Position of music stand when seated to play

Discussion in 'Trumpet Discussion' started by Bizsmom, Oct 10, 2010.

  1. Bizsmom

    Bizsmom New Friend

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    First off...I've searched and searched and haven't found anything on the forums regarding this...but if I've missed it I do apologize and hope you will point me in the right direction for some answers.

    I have to be seated to play in our church orchestra. We play in a large room with HORRIBLE acoustics while we are raising money to build a sanctuary. I've recently returned to playing the trumpet after playing the euphonium. When playing euph...I position my stand pretty high (bell is straight up) so that I can sit up straight and just see the conductor over the top of my stand (I'm in the back row so this doesn't interfere with anyone). Helps me (in my advancing years) to be able to see the music without using the bifocal section of my glasses which creates havoc when I'm glancing up and down to see conductor & music.

    However, with the trumpet, if I raise my stand AND hold my trumpet AND sit up proper and straight...the bell of my trumpet is blasting straight into the music stand. This morning, I tried moving the stand a little to the side but the only result with that was that the sound from my trumpet went floating off into the vast acoustic wasteland and I couldn't even hear myself play (sounded to me like I was muted....it was that bad). I'm not a good enough player to play confidently without being able to hear myself to make sure that I am in tune with my section mates, not too loud, etc. My daughter (sitting in front of me) and the conductor both said that I sounded fine but I absolutely couldn't tell. When I moved my stand back in front of me, then played, I could hear myself just fine. So that made me think that the stand, while helping me hear, is probably affecting the way the audience hears the sound from the trumpet.

    So what is the best way to approach the position of the music stand...or does it even really matter?

    Thanks friends!
     
  2. Bob Grier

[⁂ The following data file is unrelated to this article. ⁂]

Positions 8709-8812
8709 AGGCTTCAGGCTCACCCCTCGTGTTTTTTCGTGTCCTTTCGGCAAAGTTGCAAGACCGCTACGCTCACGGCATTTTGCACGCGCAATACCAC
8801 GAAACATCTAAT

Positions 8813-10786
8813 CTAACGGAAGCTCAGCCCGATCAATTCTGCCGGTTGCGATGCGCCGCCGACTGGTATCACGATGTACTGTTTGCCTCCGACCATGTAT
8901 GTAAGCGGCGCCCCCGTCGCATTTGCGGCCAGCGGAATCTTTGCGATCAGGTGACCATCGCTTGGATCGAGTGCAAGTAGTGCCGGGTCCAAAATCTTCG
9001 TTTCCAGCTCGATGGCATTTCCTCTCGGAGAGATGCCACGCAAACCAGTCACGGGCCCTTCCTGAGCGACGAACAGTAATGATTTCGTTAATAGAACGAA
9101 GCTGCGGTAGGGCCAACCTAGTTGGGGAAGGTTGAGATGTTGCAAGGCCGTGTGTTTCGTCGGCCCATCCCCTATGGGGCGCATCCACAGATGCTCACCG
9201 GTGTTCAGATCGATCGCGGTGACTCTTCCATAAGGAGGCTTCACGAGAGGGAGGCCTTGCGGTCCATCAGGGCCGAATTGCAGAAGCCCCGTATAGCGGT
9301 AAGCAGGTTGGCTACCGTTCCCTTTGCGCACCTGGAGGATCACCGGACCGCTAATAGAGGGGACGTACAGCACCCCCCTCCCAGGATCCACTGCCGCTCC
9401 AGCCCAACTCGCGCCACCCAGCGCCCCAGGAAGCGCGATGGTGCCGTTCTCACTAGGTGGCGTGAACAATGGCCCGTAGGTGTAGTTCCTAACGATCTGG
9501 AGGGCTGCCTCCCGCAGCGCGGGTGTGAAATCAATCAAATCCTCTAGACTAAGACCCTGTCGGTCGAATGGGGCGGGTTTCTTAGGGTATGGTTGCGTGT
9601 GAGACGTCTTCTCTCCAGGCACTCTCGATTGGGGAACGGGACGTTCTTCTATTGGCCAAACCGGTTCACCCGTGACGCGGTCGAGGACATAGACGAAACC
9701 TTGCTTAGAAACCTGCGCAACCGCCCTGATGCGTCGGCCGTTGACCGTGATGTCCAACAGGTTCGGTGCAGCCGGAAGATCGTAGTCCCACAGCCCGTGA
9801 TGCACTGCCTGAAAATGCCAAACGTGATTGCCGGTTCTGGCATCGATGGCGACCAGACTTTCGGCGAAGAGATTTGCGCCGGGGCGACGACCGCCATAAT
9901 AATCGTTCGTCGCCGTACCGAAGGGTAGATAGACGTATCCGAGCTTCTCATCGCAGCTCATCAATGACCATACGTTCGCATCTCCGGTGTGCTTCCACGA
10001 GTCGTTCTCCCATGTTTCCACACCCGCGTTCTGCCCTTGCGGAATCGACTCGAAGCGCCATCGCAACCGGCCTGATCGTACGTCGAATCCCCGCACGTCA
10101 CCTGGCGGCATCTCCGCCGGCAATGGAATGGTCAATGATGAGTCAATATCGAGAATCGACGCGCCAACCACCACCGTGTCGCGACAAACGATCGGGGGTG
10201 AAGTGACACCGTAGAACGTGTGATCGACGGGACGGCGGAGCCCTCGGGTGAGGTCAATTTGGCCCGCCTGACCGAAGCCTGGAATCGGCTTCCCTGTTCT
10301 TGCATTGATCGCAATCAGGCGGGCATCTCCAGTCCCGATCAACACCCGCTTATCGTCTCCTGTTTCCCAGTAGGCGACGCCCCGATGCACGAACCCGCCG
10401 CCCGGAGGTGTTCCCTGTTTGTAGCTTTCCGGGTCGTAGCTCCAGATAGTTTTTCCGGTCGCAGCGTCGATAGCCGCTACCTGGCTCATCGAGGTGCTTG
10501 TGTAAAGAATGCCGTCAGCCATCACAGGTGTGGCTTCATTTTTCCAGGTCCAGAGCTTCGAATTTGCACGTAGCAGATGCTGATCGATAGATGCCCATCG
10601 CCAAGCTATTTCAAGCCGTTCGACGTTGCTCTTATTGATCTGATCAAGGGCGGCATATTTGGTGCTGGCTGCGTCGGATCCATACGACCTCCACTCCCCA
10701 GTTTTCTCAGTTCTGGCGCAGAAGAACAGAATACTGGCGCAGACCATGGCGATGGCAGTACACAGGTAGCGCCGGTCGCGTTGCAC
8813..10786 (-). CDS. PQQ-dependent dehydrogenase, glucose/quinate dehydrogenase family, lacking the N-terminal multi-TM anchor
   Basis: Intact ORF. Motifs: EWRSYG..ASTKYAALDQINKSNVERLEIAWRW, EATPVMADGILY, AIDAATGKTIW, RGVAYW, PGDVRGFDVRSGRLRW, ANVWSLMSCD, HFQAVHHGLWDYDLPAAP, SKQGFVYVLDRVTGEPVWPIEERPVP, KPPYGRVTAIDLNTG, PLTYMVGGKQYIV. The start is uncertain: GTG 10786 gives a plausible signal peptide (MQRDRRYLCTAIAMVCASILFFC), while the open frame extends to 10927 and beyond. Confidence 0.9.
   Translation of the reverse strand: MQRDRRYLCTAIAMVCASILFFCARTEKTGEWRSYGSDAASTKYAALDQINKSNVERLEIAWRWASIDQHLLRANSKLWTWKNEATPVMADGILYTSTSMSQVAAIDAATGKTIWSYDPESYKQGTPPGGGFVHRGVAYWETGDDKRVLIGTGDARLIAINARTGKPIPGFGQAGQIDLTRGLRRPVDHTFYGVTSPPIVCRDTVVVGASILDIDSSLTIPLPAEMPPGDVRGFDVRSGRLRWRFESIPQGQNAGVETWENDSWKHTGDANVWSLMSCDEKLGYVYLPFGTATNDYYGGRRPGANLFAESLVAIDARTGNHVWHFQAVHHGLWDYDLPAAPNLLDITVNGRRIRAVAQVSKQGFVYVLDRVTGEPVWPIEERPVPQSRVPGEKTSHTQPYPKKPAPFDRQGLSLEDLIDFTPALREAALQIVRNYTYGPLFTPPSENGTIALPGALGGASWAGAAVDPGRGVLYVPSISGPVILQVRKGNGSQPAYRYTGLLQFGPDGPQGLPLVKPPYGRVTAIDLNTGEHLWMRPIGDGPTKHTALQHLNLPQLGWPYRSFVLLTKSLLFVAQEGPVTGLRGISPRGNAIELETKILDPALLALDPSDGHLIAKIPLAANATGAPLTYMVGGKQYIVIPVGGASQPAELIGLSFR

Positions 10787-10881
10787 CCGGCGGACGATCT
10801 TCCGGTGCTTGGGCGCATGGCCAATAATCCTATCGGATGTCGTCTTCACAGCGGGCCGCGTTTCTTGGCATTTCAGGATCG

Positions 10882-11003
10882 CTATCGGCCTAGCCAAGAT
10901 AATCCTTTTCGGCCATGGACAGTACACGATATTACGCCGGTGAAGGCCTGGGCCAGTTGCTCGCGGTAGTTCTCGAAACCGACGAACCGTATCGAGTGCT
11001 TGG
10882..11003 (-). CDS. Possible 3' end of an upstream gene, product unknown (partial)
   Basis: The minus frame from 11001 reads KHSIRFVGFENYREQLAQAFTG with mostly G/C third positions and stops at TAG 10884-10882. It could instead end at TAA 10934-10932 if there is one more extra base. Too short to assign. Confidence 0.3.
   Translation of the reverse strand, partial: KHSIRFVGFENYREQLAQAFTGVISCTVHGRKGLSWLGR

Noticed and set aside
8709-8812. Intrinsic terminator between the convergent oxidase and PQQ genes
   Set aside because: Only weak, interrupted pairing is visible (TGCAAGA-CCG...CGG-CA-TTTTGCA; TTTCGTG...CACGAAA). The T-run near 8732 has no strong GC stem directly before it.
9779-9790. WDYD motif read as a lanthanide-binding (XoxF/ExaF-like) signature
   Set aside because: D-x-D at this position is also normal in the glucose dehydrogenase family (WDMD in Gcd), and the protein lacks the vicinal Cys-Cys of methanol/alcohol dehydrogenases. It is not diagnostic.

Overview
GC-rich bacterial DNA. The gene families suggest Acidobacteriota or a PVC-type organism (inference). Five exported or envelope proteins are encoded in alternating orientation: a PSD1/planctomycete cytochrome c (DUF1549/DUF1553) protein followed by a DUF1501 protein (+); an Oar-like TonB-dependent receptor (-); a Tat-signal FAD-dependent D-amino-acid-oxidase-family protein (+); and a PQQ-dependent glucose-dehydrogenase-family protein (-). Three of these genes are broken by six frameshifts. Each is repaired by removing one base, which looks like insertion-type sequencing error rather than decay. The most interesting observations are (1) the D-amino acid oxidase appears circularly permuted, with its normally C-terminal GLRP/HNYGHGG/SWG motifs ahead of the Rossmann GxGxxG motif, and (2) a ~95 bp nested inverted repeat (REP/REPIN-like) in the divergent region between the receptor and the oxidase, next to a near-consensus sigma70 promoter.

Bob Grier Forte User

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    I like to put the stand high enough so that I can see the conductor from the waist up but so that I'm not looking down at the music. One thing that I do is put the stand as for in front of me as I can and still see the music. I use reading half frame glasses that way I can look over the glasses to see the conductor. By putting the stand put in front I let the sound have room to expand in the room. You don't need it close enough so that the sound bounces back at you. If the acoutics are bad it's bad for everyone.

    I find that music stand position is often an overlooked subject. I do think it's important and I teach my students about proper stand height.
     
  3. stevesf

    stevesf Piano User

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    Yes it does matter and what the audience hears is the final goal.
    Do what you need to do to give your audience/listeners/self the best you have to offer...
    Prepare yourself so the music on the page is only a reference
    You are playing trumpet....everyone will hear you.....get used to that fact and embrace it...there is no hiding .
    As for personal feed back of what you are playing...some compromises may be needed to take to give your audience the best sound you have to offer.

    I suggest that you use the music stand only as a reference...
    It is home base only as a reference to where you are going.
    If you already know the way, you can then enjoy the journey.
     
  4. tedh1951

    tedh1951 Utimate User